Four Types of SEO Found on Every Website

Optimising your online business doesn’t have to be expensive or time-consuming. Check out these basic techniques.

The term ‘Search Engine Optimisation’ is used a lot in the modern world of digital marketing. Sometimes referred to as Search Engine Marketing and commonly abbreviated to SEO, this simple term was in fact in use before the creation of Google in the late 1900s. However, the internet has come a long way since then, and in the modern age of digital technology, SEO has dramatically expanded.

Now more of an umbrella term than a specific technique, Search Engine Optimisation is the jewel in the digital marketing campaign’s crown. With many businesses hugely reliant on their ability to be found on search engines, the importance of being ranked highly on sites such as Google cannot be overstated.

However, for many small and medium-sized businesses, the term SEO can be quite daunting. Beliefs that it is complicated and expensive can stop companies from attempting SEO at all. The truth is, though, that optimisation can be really simple, as every website has some form of SEO on it that can be optimised with very little time and effort! Here are some simple types of Search Engine Optimisation that are quick and easy to do, which could help your website stand out.


Page Titles

First of all, it’s important to understand what search engines, such as Google, are doing when they arrive at your site. Simply put, their data-catchers, often referred to as spiders, crawl your page to try and understand what it is about in the simplest way possible. Search engines are looking for key indicators that explain your website’s point of focus, and one of the first things it will look at is the page title.

It’s important to note here that the page title isn’t always the biggest piece of writing on the page – search engines look for code, not sizes or colours. The title is often the writing that appears at the top of the web browser, usually in the webpage ‘tab’. The title informs search engines, in the bluntest way possible, what is on the page, and is key towards optimising your site.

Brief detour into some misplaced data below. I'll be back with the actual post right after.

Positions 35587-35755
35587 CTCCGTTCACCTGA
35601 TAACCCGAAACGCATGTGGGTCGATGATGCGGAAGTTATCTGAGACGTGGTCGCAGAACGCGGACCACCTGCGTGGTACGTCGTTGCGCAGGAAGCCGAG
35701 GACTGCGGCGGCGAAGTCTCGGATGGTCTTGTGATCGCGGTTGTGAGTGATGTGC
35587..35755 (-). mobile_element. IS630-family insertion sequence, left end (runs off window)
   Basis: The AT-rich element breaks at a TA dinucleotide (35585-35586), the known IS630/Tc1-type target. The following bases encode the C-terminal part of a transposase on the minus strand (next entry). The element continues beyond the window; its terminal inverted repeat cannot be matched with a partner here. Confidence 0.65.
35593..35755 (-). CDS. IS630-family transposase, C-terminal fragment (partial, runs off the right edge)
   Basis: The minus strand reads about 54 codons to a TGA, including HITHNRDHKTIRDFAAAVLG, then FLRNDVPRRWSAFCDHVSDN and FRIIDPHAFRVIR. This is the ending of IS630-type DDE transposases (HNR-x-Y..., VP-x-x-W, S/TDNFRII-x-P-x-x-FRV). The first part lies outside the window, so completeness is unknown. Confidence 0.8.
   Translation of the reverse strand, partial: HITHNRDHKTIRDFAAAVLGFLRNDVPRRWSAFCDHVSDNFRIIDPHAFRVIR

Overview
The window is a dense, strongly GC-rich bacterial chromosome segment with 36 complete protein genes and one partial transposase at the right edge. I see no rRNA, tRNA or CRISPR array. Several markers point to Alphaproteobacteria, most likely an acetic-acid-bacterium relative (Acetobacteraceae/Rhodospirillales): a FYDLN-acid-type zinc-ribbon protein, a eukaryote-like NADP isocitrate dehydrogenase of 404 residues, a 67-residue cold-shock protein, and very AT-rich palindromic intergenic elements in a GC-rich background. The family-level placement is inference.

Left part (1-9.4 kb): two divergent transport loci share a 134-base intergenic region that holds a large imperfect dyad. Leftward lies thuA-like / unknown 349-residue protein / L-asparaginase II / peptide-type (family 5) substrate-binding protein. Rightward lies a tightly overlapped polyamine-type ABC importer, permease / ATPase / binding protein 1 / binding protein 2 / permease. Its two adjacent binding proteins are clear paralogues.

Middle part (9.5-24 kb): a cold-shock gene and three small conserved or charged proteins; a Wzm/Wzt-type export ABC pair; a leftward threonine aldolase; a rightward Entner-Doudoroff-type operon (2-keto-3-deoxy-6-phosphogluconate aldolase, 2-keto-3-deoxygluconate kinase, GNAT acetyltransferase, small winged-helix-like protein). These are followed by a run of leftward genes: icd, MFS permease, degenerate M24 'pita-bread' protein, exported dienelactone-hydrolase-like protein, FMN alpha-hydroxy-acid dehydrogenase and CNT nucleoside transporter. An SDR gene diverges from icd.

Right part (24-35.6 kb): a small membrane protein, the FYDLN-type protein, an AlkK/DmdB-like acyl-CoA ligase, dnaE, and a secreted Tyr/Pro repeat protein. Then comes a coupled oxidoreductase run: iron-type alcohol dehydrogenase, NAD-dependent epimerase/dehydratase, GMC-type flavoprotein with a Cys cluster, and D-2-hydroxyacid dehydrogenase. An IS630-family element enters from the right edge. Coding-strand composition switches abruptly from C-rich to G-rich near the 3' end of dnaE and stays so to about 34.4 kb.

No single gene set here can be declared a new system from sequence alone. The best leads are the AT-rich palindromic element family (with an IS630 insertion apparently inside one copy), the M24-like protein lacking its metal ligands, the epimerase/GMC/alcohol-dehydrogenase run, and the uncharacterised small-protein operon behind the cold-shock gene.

Make sure that what you are offering or promoting features in every relevant title page, so Google knows where people should look if they’re searching for that service. Like most things in SEO, you must find a balance between pleasing the search engine spiders and also making it clear and easily readable for your users.


H Tags

This point applies particularly to companies with a lot of text on their pages but is also found on many shopping sites. H Tags is the term commonly used for headings on a webpage. While, as we mentioned previously, search engines cannot tell headings based on size, they can discover them through coding, and they use these headings to understand your page in more detail.

Like with the page titles, this is about making it crystal clear to Google everything that your page is offering. While it might look engaging for consumers to put a personal message or slogan in this space on a page, this does very little to help your standing in the eyes of search engines. Again, you need to make a compromise between pleasing potential consumers and appealing to search engine spiders, so more people can reach your site.

Website code on a black computer screen


Image Optimisation

Using images in SEO is a lesser-used concept that can, at times, divide opinion. This is also a good time to introduce that key point once more – search engine spiders cannot ‘look’ at your website in the traditional sense. They can only understand the site’s code and will not pick up on colours or other visuals. That is why almost all images on the internet now have alt text, a phrase that accompanies the picture’s code which search engines can use to understand the picture’s contents. Alt tags can be freely modified, which makes this another website feature that can help with SEO. However, the way it is used is important.

Image optimisation steps into the realm of white and black hat SEO. Put simply, white hat SEO is slow but lasting ethical optimisation, and black hat is unethical, with quick but wavering results. It is possible to use image tags as a way of forcing your products and services through the search engine machine repeatedly. However, we would always recommend being honest with Google about the content of your images. Not only does this help with long-term ranking, but it will also show a human side to your site that search engines are increasingly looking for.


Meta Descriptions

The meta description often separates those companies that know SEO from those that do not. In reality, though, it is straightforward and uses a lot of the techniques and practices previously mentioned. Meta descriptions are what appear under the title of the page on search engines, usually in grey font, and is there to explain to users what is on your page. The meta often has to be entered manually, or search engines will randomly pull text from the top of the page to use. While search engine spiders may also use meta descriptions to understand the page further, this small passage plays a larger role in getting search users onto your site, making it something worth completing.

A mobile phone showing a google search for analytics

These are just a few simple ways of making your site more search engine friendly. While this will give you a good foundation to build on, SEO is a long process, and genuine improvements take a lot of commitment and effort. A blog is often the next step towards search engine improvement – take a look at our post on tips for creating a successful business blog for some quick and easy pointers on this. However, if you are looking to take your business’ SEO to the next level, why not get in contact with us today?


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